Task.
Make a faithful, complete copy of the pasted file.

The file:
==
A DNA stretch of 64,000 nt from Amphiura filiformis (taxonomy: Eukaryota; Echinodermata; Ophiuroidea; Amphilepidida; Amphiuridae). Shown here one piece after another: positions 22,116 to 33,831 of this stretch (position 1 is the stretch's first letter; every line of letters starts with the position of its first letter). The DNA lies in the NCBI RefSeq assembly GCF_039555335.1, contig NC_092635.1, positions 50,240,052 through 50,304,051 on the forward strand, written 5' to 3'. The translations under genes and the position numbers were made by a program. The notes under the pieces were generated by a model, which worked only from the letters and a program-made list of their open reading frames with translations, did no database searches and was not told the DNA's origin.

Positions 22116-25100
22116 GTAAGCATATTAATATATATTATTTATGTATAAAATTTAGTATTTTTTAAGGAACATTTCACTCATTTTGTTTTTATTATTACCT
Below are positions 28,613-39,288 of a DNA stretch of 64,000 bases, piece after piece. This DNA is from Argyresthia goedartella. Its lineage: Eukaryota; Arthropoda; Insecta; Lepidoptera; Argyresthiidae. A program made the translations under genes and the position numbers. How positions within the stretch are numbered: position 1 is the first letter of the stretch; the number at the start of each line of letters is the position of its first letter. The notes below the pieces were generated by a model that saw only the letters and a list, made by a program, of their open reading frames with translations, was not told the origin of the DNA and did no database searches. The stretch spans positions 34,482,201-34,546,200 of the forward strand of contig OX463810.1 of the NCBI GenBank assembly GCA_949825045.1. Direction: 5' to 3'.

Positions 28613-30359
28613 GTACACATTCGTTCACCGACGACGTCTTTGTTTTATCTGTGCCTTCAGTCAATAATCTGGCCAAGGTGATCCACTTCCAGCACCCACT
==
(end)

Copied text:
A DNA stretch of 64,000 nt from Amphiura filiformis (taxonomy: Eukaryota; Echinodermata; Ophiuroidea; Amphilepidida; Amphiuridae). Shown here one piece after another: positions 22,116 to 33,831 of this stretch (position 1 is the stretch's first letter; every line of letters starts with the position of its first letter). The DNA lies in the NCBI RefSeq assembly GCF_039555335.1, contig NC_092635.1, positions 50,240,052 through 50,304,051 on the forward strand, written 5' to 3'. The translations under genes and the position numbers were made by a program. The notes under the pieces were generated by a model, which worked only from the letters and a program-made list of their open reading frames with translations, did no database searches and was not told the DNA's origin.

Positions 22116-25100
22116 GTAAGCATATTAATATATATTATTTATGTATAAAATTTAGTATTTTTTAAGGAACATTTCACTCATTTTGTTTTTATTATTACCT
Below are positions 28,613-39,288 of a DNA stretch of 64,000 bases, piece after piece. This DNA is from Argyresthia goedartella. Its lineage: Eukaryota; Arthropoda; Insecta; Lepidoptera; Argyresthiidae. A program made the translations under genes and the position numbers. How positions within the stretch are numbered: position 1 is the first letter of the stretch; the number at the start of each line of letters is the position of its first letter. The notes below the pieces were generated by a model that saw only the letters and a list, made by a program, of their open reading frames with translations, was not told the origin of the DNA and did no database searches. The stretch spans positions 34,482,201-34,546,200 of the forward strand of contig OX463810.1 of the NCBI GenBank assembly GCA_949825045.1. Direction: 5' to 3'.

Positions 28613-30359
28613 GTACACATTCGTTCACCGACGACGTCTTTGTTTTATCTGTGCCTTCAGTCAATAATCTGGCCAAGGTGATCCACTTCCAGCACCCACT